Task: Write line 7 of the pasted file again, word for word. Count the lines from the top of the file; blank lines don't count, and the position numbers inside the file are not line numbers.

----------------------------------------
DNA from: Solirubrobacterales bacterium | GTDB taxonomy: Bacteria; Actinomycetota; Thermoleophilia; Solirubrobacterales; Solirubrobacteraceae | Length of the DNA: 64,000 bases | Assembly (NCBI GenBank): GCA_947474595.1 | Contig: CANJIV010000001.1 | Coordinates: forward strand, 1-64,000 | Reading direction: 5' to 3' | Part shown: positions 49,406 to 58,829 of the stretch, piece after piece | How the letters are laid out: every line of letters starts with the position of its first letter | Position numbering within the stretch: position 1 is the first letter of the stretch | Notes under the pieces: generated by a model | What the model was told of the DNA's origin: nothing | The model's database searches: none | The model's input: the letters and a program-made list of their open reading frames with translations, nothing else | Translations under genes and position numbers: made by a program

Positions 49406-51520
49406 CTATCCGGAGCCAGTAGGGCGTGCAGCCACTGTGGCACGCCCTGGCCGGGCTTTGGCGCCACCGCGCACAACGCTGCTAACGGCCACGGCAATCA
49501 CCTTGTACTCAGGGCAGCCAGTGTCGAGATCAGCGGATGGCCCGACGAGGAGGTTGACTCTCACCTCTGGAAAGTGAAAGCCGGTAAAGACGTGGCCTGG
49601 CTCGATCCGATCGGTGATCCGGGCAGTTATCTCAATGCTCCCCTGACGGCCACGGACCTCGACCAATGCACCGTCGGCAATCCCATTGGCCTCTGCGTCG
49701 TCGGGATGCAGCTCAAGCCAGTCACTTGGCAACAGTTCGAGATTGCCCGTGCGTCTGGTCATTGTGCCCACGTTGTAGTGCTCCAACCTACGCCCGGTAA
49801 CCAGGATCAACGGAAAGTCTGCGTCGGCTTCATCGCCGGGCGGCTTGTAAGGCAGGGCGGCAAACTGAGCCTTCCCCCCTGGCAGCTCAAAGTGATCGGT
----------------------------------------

49801 CCAGGATCAACGGAAAGTCTGCGTCGGCTTCATCGCCGGGCGGCTTGTAAGGCAGGGCGGCAAACTGAGCCTTCCCCCCTGGCAGCTCAAAGTGATCGGT